It would seem my ideas or the possible implications about the upcoming (hypothetical) changes in the way the web is both used and/or allowed access, to or by service providers is becoming more prescient than I first envisioned.
Today it was announced that the cable giants Comcast™, and Time-Warner™ have plans to merge with Comcast buying the former for around $45 Billion or there about. One might look at such a merger through the same prism as earlier media giants joining, then basing their presumptions on why things will be better in the end for shareholders through “synergies.” Which we know from example after example never seem to materialize.
The landscape is littered with these types of mergers. Need I remind anyone that Time-Warner itself was once part of the AOL® family via such a scenario and how that went? However, this one just might be a little different, and more meaningful to everyone. (And I mean everyone. i.e., Content providers, web-sites, blogs, all the way through the chain.)
For years these providers (the broadband owners) for good or ill have been at the mercy in some ways by being responsible for the infrastructure and delivery vehicles or methods to the public at large, much like a utility company. Yet, unlike most utilities, the revamping or updating of the infrastructure used by the very companies (content providers) that both use, and at times, can tax the system with through-put to the end-user seemed as if the infrastructure wasn’t part (nor should be) of their concern.
More or less these providers acted or thought they had no monetary responsibility to pay extra for anything else in the way of user charges as to help cover these costs. After all, they were the “content” and if they didn’t have something customers wanted to see, then the cable companies wouldn’t need to improve or expand. (Yes I know this is a gross oversimplification or generalization but for this argument it makes it simpler to contemplate the bigger picture in my view.)
In some ways it’s a little, “chick or the egg” type scenario. i.e., If no content, why the need for cable? Butted up against the argument; if no cable who sees your content?
Although both have a responsibility to each other in the end for one is dependent on the other at this point in time. One thing has changed and becoming a little more than clear: With the change in the Net neutrality decision: The power of who, how much, when, or if, has gone from a neutral hand to the providers hand. i.e., The broadband infrastructure owners.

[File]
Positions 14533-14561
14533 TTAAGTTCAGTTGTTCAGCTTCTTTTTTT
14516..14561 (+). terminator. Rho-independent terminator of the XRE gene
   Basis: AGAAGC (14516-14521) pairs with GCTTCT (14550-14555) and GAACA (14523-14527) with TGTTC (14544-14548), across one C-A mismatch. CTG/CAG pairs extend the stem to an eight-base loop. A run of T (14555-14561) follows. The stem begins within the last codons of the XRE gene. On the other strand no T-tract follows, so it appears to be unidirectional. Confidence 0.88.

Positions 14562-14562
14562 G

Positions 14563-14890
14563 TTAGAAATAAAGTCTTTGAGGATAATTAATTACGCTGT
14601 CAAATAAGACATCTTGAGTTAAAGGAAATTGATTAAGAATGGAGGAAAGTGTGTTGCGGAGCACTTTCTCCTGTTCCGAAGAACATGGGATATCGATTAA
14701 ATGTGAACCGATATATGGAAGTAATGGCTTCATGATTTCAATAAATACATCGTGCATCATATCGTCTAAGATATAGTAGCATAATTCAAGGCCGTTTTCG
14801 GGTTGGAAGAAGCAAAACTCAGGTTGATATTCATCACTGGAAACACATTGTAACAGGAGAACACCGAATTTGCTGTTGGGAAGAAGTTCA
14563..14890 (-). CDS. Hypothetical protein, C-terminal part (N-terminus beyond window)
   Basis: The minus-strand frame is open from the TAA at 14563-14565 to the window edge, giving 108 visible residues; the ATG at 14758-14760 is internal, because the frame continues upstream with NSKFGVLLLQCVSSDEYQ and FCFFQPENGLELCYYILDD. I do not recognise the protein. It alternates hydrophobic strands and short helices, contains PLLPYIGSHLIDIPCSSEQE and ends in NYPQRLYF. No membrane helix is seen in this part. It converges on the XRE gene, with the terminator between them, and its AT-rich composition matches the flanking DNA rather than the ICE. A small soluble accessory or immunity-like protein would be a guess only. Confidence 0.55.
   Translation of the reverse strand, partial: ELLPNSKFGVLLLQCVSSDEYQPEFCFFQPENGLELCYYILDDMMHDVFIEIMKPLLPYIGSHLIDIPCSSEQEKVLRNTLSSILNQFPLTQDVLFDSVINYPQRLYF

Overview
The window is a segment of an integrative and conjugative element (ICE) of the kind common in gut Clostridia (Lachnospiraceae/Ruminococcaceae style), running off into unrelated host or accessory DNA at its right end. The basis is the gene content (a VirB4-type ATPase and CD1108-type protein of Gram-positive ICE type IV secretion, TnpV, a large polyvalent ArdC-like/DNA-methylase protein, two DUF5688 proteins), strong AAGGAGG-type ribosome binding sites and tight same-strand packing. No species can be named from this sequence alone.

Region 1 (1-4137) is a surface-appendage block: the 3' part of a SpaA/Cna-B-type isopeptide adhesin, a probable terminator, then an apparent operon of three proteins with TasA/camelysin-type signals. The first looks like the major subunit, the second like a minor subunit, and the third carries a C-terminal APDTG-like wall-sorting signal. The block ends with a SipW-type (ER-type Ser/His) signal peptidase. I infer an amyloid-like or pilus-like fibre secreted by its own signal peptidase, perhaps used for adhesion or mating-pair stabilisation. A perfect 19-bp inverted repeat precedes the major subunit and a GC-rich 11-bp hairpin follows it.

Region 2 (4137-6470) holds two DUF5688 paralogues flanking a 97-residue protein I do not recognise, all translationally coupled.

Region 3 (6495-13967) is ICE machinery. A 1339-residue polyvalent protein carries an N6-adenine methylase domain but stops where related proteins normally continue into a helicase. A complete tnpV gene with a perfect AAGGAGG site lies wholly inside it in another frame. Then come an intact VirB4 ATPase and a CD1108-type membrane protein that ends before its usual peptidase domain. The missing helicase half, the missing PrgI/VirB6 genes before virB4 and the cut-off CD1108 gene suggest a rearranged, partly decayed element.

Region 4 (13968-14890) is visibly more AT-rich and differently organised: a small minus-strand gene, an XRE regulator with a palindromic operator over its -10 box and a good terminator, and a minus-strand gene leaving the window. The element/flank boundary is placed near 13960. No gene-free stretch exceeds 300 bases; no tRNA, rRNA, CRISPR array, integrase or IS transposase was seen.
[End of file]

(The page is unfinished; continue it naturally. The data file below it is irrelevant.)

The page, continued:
In my post: The Next Segment Of Luxury – Subscription Everything (You can read the full article here) I made the argument that everything as far as the way the web now works, and or is made to work in the future changes. And not a subtle change either. Everything as far as pricing, availability, delivery, and more – changes or, can change. Period.
Let me make more of my argument using just this one example…
If this merger is allowed to go forth. (There’s always congressional approval and other stumbling blocks that must be made in deals such as these.) The new combined entity will control 1/3rd of ALL U.S. households broadband cable service. Does one think with the new law passed which now gives them the authority to treat URL’s differently, or proportionately as they see fit any coincidence on why such a deal is made now?
Sure it’s been in the works for a bit, however, that is how these things work. If you get the favorable ruling you march forward, if not, you say, “Oh well” and move on. Well, the ruling is now – law. And that law does one thing different from any laws previous. It gives the cable providers dominion over their pricing models via URL’s access/speed . And that is a game changer.
In many ways content providers have had the edge. Now? This turns those tables. As I’ve stated before, think of it from this perspective: ESPN® wants all their new and fancy fantasy stats, video replay options, ability to watch multiple games in multiple picture in a picture capabilities, reports simulcast from other areas and more, all on one television screen or through a mobile device – live. (This is all hypothetical for this argument)
Last year ESPN could build all the backroom technology to do it, then just pump it out in a firehose type fashion to the cable operators and, let them be responsible to get it to the end-user. (That would be you or me) Today? The broadband providers can say: “Ummmm, Hey that sounds like some great stuff you want to do. But it’ll now cost you. And, as far as all the bandwidth you’re pushing at us currently? Ah, well, we need to sit down and maybe renegotiate our fee schedule.”
You can make this argument for Netflix®, Amazon Prime®, Roku®, Apple TV®, and the myriad of others. Suddenly, the web that was putting cable operators into the back seat has found that quite possibly this new law hasn’t just allowed them to ride shotgun. Rather, has put them into a brand new vehicle they control with a shotgun! As I said, this could be a change of dramatic consequence.
Another voice on this very topic is Mark Cuban. Recently he posted an article on his blog titled: App Neutrality Should be Part of the Net Neutrality Discussion Jan. 19, 2014 (You can read the entire post here)
I believe this is a topic that anyone who either aspires or takes entrepreneurship seriously should keep up to date on. For as many know. The web can more than empower a business when used effectively, however, in today’s rapidly changing regulatory environment – It can cripple the uninformed or naive entrepreneur just as quickly.
One needs to not only know what’s going on today, but where things may go tomorrow as to be ahead of your competitors to adjust properly or proportionately.
© 2014 Mark St.Cyr